MINELRES: Discrimination in Belaqani District, Azerbaijan Continues
Sun Jul 9 11:55:21 2006
Original sender: Ucha Nanuashvili <email@example.com>
Human Rights in an Azeri Way
Discrimination in Belaqani District Continues
Ititala - it is the village in Belqani region, where confession of
Georgian ethnicity and especially Christianity can result in problems.
Two years ago our website revealed the story of the Iashvili family, who
were persecuted by Azeri law enforcement authorities (see
http://www.humanrights.ge/eng/stat53.shtml ). Temur Iashvili interested
and greatly involved in addressing the discrimination problems in
Georgia has been assaulted by the Azeri Police many times; even today he
is persecuted and can’t visit his own village. Lately our attention has
been drawn to this nice village and problems faced by the Georgian
population living there. 15 year old Turane Balaeva (or Ana Baliashvili
as she calls herself) has been physically abused by the school Director
due to her Georgian “clothes and looks”.
After missing two days of school, Ana Baliashvili returned there on May
26th of this year - where she faced an assault from the Director. “The
first lesson was math. The Director entered the room and asked who was
absent that day and I responded because I am a prefect. This was
followed by another question; who was absent the previous day? Myself
and those others who were absent responded by standing up. Suddenly he
approached me and hit me in the face. I ran away, he followed me calling
me ‘swine’. He kept following me until he figured out that it was
impossible to catch me. When I looked back I was overwhelmed by fear;
his mad face revealed his readiness to kill me.”
The Azeri Director of the Georgian School Elba Abasov checked Ana’s
attendance for the previous day and learning about her missing the
lessons, he did not abstain from saying the offensive words towards her
The question, why she was persecuted by the director, was answered by
Anna as follows and she committed to us to make conclusion: “On previous
days he entered the classroom, pointed to my jeans and asked, why I was
dressed in Georgian way, though the others were also wearing the same"
A wooden cross worn by Ana under her clothes has not yet been noticed by
the Director or the other teachers. “I keep my cross under my clothes;
if they notice it they will assault me or even dismiss me.
Ana has not gone to school since May 26th. On June 4th the Balaevs
appealed to the police against the director but as a result of permanent
pressure from the Director’s relatives they were forced to halt their
It should also be noted that Ana’s sister is a Christian. Iza Blaeva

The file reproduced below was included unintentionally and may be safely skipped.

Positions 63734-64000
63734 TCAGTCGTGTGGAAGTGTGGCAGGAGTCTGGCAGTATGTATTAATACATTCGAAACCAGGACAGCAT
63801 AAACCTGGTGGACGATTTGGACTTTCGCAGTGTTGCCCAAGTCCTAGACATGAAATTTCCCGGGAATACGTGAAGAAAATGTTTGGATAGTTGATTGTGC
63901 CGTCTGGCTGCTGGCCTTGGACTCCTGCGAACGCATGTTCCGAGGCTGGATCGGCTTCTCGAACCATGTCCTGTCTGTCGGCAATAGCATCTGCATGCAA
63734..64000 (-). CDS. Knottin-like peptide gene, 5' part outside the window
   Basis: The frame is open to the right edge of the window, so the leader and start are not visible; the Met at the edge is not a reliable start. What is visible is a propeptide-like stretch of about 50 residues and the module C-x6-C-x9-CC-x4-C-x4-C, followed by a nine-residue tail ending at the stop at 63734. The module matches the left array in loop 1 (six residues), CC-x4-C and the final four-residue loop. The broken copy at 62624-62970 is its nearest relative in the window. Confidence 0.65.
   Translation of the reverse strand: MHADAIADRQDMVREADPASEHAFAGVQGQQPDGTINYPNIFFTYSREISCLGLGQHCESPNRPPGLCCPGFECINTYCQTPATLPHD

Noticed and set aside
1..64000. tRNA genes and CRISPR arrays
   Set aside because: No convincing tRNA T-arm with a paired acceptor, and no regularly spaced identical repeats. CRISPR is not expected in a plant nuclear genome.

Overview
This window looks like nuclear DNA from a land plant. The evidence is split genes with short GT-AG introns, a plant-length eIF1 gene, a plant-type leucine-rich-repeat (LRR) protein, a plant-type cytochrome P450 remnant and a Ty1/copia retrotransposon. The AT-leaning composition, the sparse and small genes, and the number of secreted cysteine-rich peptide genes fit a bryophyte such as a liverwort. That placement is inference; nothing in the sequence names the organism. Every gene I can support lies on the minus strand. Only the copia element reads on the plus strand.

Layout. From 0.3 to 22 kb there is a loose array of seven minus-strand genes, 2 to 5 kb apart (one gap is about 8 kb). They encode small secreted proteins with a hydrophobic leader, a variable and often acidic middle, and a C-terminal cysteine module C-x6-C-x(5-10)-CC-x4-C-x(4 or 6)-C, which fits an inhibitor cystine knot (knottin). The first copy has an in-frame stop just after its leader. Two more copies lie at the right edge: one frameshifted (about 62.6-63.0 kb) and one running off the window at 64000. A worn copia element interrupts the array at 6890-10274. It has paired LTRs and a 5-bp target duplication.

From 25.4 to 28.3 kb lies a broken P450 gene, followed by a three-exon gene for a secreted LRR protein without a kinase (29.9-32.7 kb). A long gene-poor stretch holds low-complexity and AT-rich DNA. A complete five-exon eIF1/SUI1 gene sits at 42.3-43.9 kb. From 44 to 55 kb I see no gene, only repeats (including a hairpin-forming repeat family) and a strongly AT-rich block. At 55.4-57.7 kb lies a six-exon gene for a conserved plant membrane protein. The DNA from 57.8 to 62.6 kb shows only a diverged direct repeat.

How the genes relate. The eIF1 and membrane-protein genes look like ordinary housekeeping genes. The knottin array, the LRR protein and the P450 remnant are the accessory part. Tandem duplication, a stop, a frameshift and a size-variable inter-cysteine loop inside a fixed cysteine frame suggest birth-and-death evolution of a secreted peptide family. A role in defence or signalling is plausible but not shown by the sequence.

believes that this alone provides an accurate explanation of the
aggression expressed towards her. This is underlined by the fact that
nobody can freely confess Georgian ethnicity and/or accept Christianity
in the village. “If I say that I am Georgian or Christian I will be
laughed at and even attacked” - Anna shares her sorrow with us.
“Here accepting Christianity represents a real issue… we are told to be
Ingiloys and not Georgians, but this is nonsense since such a nation
does not exist. It is the same as telling a person from Guria that he is
not Georgian, but Gurian”, states Anzor Katsiashvili, who managed to
regain his Georgian surname (he succeeded it several years ago in
Georgia) and has consequently faced immense problems. His problems can
also be attributed to his acceptance of Christianity, which has made him
subject to pressure and persecution many times.
Giving surnames and even the first names to children in the Belaqauri
district is a big problem that is proved by the story of Ramaz
Mazanashvili, born in December 2001. He managed to receive his birth
card in January this year.
“Ramaz was born 5 years ago and only received his birth card this year.
I was not allowed to receive the card because in their opinion the child
had a Georgain name”, says Ramaz’s mother Neli Mazanashvili and adds:
“There were many cases of similar unresolved problems related to giving
a name to a new-born. For example, our neighbor was permitted to have a
name like Manana - for there is a singer in Azerbaijan with this name.
However, she had to give a bribe. The thing is that the people living in
Georgia, in Tatar villages, give names according to their will. The
problem persists here; by using these tactics they want to prevent
Georgians returning to their country”.
There are 5 families in Aliabadi (the village in Belaqan) with their
previous Georgian surnames. They managed to get their family names back
during the Soviet era, but not today, in Azerbaijan. “Nowadays it is
impossible to get your own surname back… and as you can observe, here,
those people with Georgian surnames are not able to get a job. To avoid
creating additional problems, people even have changed the Georgian
names of their children into Tatar. Many of the Georgians want to
acquire citizenship in Georgia but they do not dare. You can find only a
very limited number of families who are entirely devoted to their
nationality and simultaneously are trying not to loose their origins –
being Georgian”, says Neli Mazanashvili.
Mazanashvili calls on the Georgian government to take into consideration
the issues concerning the Georgian ‘Ingiloys’: “We want to express our
dissatisfaction towards the Georgian government being indifferent. We
would like to demand support from Georgia”.
The Human Rights Information & Documentation Centre (HRIDC)
1, Rustaveli Ave., Entrance 5, 4th Floor, Apt. 68.
Tbilisi, 0105 Georgia
Tel: (+995 32) 99 04 02
Fax: (+995 32) 45 45 33
Cell: (+995 (8) 99) 50 80 36
Web Site: http://www.HumanRights.ge
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